This trend in early, absentee, and online voting is here to stay. Republicans must alter their strategy and acknowledge the trend as future reality, utilizing new tactics to gain victory on Election Day; it is imperative to note that this will be a critical cultural shift within the Party. Additionally, early voting should be factored into all aspects of political strategy, messaging and budgeting so that we understand that we are no longer working in an environment where 72-hour GOTV efforts will determine an election outcome. And again, we must test and retest what will work best with respect to contacts and persuasion of early and absentee voters.
The Democrats’ effort on maintaining a year-round presence with field operations, and investing in infrastructure to support early and absentee vote programs, had a significant impact on the outcome of the election.
We have to match and exceed this effort in order to ensure victory in future midterm and Presidential-year elections.
The Fabrizio, Lee & Associates ten state exit poll analysis of the 2020 presidential election did not address any of the key elements of political operations that a robust “campaign autopsy” typically addresses, specifically how the Democratic Party’s domination of vote by mail far surpassed the Republican advantage in traditional Get-Out-the-Vote (GOTV) efforts.
McLaughlin & Associates, a polling firm that worked for the Trump campaign in both 2016 and 2020, addressed those issues head on in a 2020 post-election poll conducted between November 2 and November 3 of 1,000 actual voters around the country with a 3.1 percent margin of error.
The poll documented the continued decline of in person election day voting as a percentage of all votes cast, from 76 percent in 2004, to 65 percent in 2012, 67 percent in 2014, 59 percent in 2016, 58 percent in 2018, followed by a precipitous drop to 36 percent in 2020.
Early voting as a percentage of all votes (in person and by mail) cast jumped from 34 percent in 2014 to 41 percent in 2016, then to 42 percent in 2018 before skyrocketing to 64 percent in 2020.
Early voting in person, a subset of early voting, has remained relatively steady as a percentage of all votes cast, going from 20 percent in 2014, to 21 percent in 2016, declining to 16 percent in 2018, then moving back up to 24 percent in 2020.
The biggest change in voting method since 2014 has been in the explosive growth of early voting by mail as a percentage of all votes cast, which increased from 14 percent in 2014 to 20 percent in 26 percent in 2018 and then to 40 percent in 2020.
A new means of voting by mail was introduced into the national election of 2020–through controversial and legally questionable means in several states–voting by mail by placing ballots in dedicated drop boxes placed in certain localities rather than depositing those ballots in approved U.S. Postal Service facilities.
Eleven percent of all votes cast in the 2020 presidential election were delivered by this vote by mail drop box method, while 29 percent of votes cast that year were delivered by vote by mail using the U.S. Postal Service, yielding a total vote by mail of 40 percent.
(Note: A December 2020 report by the MIT Election Data and Science Lab concluded that 46 percent of all votes cast in the 2020 presidential election were early vote by mail)
Significantly, the McLaughlin & Associates post-election poll found dramatic differences in support for the two presidential candidates based on the method of voting used.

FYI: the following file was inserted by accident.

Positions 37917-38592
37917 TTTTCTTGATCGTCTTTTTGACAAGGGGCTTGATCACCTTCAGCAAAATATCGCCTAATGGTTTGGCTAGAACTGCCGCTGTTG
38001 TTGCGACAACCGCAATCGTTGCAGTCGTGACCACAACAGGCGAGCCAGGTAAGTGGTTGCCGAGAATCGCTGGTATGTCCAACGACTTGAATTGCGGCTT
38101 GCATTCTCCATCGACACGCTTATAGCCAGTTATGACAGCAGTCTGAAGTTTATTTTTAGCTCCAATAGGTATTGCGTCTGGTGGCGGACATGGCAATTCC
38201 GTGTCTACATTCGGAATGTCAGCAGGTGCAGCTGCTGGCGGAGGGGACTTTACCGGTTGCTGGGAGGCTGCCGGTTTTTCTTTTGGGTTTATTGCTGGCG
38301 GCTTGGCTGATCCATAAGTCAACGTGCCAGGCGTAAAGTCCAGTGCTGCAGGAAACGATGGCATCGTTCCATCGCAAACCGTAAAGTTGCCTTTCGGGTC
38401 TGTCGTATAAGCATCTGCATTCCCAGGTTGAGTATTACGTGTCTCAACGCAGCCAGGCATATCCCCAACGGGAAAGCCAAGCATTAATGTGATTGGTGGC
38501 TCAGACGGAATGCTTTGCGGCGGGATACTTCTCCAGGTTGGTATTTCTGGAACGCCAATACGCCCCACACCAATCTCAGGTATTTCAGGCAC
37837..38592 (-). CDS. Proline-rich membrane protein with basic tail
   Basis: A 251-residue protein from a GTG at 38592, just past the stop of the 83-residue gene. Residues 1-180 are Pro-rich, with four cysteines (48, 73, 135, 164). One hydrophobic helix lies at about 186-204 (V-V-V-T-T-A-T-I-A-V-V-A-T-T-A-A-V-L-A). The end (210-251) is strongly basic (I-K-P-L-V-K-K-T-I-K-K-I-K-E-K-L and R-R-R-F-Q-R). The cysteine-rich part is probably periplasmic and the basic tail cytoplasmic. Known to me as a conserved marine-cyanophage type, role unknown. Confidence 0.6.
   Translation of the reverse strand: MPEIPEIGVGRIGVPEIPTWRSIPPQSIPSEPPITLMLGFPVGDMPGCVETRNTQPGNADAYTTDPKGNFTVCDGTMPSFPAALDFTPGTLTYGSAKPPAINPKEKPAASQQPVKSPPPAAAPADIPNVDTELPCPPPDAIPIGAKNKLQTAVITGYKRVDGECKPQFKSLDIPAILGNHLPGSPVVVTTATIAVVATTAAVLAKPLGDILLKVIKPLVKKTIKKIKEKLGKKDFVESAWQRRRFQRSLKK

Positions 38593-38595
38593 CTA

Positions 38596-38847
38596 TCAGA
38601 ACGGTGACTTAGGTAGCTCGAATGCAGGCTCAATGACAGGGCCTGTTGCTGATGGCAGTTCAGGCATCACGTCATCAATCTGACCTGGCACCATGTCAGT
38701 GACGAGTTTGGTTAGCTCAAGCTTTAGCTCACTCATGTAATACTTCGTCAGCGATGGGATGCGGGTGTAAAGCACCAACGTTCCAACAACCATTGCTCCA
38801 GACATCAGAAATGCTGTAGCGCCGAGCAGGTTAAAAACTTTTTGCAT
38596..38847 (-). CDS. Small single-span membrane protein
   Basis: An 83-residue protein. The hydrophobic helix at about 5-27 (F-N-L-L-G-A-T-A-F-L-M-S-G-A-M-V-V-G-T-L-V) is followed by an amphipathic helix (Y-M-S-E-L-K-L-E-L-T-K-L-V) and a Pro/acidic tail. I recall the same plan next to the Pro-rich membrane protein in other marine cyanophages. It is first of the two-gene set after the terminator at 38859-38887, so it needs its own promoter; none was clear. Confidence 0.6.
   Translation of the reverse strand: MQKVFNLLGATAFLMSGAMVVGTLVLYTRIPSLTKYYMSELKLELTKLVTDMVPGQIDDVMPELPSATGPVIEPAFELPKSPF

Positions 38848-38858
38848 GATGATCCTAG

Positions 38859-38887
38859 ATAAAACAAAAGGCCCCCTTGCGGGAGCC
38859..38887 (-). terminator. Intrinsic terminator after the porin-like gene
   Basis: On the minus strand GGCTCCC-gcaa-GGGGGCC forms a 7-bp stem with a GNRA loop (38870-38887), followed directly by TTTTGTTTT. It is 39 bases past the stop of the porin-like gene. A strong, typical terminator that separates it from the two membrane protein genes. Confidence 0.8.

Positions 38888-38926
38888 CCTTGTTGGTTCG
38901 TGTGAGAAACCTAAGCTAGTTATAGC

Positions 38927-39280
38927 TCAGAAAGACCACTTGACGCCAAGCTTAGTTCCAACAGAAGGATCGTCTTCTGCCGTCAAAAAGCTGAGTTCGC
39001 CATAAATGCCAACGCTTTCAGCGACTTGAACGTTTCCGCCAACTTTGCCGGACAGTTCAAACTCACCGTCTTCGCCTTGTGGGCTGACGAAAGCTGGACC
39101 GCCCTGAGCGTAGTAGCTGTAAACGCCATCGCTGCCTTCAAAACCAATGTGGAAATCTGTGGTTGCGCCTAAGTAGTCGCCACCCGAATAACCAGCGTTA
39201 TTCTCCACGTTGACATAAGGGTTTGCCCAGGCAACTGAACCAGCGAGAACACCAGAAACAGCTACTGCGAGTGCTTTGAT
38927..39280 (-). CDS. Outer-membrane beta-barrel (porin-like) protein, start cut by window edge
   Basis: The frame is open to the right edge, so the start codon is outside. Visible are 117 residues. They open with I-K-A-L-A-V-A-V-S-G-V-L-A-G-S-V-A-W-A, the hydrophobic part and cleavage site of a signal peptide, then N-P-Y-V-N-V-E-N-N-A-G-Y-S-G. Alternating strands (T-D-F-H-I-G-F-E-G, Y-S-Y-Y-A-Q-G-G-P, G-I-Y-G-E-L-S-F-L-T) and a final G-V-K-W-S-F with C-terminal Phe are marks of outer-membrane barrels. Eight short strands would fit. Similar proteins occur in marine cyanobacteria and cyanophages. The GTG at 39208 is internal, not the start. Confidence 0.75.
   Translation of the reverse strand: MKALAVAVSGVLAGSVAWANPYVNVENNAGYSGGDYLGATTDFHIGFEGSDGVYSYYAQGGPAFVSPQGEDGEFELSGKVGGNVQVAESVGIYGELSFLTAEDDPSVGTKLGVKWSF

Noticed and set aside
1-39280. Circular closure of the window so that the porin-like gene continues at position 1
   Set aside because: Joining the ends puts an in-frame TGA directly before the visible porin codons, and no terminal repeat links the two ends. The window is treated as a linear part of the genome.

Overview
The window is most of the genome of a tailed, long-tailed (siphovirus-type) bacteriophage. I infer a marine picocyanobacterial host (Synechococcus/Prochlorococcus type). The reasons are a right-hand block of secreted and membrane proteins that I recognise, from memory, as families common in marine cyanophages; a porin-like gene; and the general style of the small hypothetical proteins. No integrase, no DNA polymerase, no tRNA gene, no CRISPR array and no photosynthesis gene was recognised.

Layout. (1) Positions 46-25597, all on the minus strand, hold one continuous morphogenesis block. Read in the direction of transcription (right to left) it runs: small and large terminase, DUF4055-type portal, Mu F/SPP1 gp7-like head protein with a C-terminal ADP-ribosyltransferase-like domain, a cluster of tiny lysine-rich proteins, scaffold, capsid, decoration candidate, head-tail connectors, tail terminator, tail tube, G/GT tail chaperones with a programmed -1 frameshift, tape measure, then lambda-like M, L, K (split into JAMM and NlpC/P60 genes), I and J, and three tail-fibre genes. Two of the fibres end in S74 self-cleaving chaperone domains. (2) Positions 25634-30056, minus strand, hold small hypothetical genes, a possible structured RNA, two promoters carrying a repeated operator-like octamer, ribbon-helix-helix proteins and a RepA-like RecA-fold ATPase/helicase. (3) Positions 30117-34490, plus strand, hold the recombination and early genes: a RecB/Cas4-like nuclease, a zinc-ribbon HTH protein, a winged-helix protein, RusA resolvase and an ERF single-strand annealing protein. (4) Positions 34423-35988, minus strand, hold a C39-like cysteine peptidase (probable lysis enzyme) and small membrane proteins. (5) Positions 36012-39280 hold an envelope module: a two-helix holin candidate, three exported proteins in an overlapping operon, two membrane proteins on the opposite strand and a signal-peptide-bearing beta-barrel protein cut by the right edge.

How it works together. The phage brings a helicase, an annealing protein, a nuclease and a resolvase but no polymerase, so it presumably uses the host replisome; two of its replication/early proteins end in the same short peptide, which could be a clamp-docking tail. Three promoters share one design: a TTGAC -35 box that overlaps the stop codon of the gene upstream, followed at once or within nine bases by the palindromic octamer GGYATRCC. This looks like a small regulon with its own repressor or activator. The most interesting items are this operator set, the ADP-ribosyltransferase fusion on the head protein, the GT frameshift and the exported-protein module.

- Among the 36 percent of voters who cast their ballots on Election Day, Donald Trump received 62 percent of the vote, compared to 36 percent for Joe Biden.
- Among the 24 percent of voters who cast their vote early but in person, the two candidates were virtually tied: Joe Biden received 51 percent of the vote, while Donald Trump received 49 percent of the vote.
- Among the 29 percent of voters who cast their vote early by mail, delivered by the U.S. Postal Service, Joe Biden received 61 percent of the vote, while Donald Trump received 39 percent of the vote.
- Among the 11 percent of voters who cast their vote early by mail but delivered them via drop boxes, Joe Biden dominated, receiving 68 percent of the vote to Donald Trump’s 32 percent.
Early vote by mail as a percentage of all votes cast was higher than the national average of 40 percent in two of the five “Flipped” states featured in the Fabrizio, Lee & Associates exit poll analysis of the 2020 presidential election, about the average in two of the “Flipped” states, and below the average in one of those states.
You can find the state by state data for early vote by mail in the 2020 presidential election here.
The Fabrizio, Lee & Associates analysis of the 2020 presidential election relied upon exit poll data obtained from voters in those states by the National Election Pool, which Ballotpedia describes as “a polling consortium that comprises the following news organizations: ABC, CBS, CNN, and NBC. The NEP was started in 2003 to ‘[pool] together resources to gather vote and exit poll data,’ ” as well as polling data obtained from voters in those states by AP VoteCast between October 26 and November 3, election day:
- Each state grouping’s data is an average of the individual states.
- Sample in each state grouping from the NEP exit polls was 15,787 respondents in 5 “Flipped” states and 23,825 respondents in 5 “Held” states.
- 18,100 respondents in 5 “Flipped” states in the AP VoteCast and 17,456 respondents in the 5 “Held” states.
The Fabrizio, Lee & Associates analysis of that data did not indicate if it included voting behavior based on method of voting.
Notably, in May 2020 Fabrizio, Lee & Associates conducted a poll for the left wing group Secure Democracy, the results of which were reported exclusively by Axios in a story titled “Trump pollster finds strong demand for expanded absentee voting.”
Any comprehensive autopsy of the 2020 presidential campaign by Republicans will likely address why Democrats turned out 15 million more new voters in 2020 (81 million) than in 2016 (66 million), especially through early vote by mail, while Republicans turned out only 11 million more new voters in 2020 (74 million) than in 2016 (63 million).